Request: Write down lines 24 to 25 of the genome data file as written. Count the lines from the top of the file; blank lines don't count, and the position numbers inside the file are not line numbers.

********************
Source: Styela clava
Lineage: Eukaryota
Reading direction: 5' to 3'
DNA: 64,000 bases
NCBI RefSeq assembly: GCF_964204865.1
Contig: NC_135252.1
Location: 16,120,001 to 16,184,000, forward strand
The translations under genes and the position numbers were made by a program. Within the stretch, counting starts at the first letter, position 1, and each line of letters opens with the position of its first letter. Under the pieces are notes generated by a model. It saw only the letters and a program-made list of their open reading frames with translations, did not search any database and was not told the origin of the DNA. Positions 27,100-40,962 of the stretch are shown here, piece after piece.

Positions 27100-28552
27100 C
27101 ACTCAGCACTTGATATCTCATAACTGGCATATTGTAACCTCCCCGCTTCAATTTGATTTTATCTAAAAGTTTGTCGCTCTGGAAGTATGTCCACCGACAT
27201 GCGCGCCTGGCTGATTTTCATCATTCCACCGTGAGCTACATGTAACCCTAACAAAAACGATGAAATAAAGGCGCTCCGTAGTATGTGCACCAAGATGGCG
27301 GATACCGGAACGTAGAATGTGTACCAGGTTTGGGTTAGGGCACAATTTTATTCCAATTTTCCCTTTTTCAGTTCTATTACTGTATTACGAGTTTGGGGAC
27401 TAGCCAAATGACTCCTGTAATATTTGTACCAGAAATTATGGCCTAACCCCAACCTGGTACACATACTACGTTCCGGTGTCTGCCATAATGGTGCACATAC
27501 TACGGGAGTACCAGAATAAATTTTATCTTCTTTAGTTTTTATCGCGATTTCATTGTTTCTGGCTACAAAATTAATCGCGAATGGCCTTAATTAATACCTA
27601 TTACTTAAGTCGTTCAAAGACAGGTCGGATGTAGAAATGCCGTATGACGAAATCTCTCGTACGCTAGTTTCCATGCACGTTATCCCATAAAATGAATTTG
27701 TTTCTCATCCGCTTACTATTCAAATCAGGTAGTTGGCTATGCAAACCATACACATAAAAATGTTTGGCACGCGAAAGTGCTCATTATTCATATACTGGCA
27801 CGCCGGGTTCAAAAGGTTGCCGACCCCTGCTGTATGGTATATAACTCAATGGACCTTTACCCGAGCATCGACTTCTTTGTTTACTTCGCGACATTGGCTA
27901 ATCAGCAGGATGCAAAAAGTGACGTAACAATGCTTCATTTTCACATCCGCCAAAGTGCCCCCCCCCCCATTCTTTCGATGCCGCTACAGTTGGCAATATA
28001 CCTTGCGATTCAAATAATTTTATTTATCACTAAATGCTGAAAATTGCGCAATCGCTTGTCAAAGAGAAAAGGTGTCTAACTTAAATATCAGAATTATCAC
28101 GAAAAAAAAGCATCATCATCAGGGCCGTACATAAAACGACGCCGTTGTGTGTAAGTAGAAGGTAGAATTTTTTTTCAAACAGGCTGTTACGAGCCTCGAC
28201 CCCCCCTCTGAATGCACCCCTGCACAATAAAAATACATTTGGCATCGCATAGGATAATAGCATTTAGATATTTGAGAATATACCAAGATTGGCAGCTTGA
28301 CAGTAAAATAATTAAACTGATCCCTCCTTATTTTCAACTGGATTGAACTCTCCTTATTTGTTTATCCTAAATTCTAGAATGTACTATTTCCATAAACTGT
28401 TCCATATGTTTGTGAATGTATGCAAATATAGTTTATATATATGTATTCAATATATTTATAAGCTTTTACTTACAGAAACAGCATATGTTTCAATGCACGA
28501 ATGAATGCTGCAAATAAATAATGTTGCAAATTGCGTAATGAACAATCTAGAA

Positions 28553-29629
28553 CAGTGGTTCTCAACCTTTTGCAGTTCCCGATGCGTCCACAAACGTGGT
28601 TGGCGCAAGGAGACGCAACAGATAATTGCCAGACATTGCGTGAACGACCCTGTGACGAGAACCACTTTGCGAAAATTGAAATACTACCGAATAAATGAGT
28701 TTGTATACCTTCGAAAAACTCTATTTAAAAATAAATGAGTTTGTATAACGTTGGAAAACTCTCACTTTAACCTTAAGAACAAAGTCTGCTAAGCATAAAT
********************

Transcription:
28401 TCCATATGTTTGTGAATGTATGCAAATATAGTTTATATATATGTATTCAATATATTTATAAGCTTTTACTTACAGAAACAGCATATGTTTCAATGCACGA
28501 ATGAATGCTGCAAATAAATAATGTTGCAAATTGCGTAATGAACAATCTAGAA